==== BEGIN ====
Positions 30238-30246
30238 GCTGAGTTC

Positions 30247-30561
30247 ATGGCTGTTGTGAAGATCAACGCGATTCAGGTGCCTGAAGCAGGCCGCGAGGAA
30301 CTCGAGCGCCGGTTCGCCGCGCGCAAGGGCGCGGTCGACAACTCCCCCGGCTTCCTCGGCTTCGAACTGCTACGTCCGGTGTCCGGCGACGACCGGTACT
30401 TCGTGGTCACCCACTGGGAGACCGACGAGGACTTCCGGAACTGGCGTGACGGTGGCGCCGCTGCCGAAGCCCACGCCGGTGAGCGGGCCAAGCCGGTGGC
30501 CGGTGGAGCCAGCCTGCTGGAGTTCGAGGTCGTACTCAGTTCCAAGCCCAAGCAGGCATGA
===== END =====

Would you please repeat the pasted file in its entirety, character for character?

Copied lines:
Positions 30238-30246
30238 GCTGAGTTC

Positions 30247-30561
30247 ATGGCTGTTGTGAAGATCAACGCGATTCAGGTGCCTGAAGCAGGCCGCGAGGAA
30301 CTCGAGCGCCGGTTCGCCGCGCGCAAGGGCGCGGTCGACAACTCCCCCGGCTTCCTCGGCTTCGAACTGCTACGTCCGGTGTCCGGCGACGACCGGTACT
30401 TCGTGGTCACCCACTGGGAGACCGACGAGGACTTCCGGAACTGGCGTGACGGTGGCGCCGCTGCCGAAGCCCACGCCGGTGAGCGGGCCAAGCCGGTGGC
30501 CGGTGGAGCCAGCCTGCTGGAGTTCGAGGTCGTACTCAGTTCCAAGCCCAAGCAGGCATGA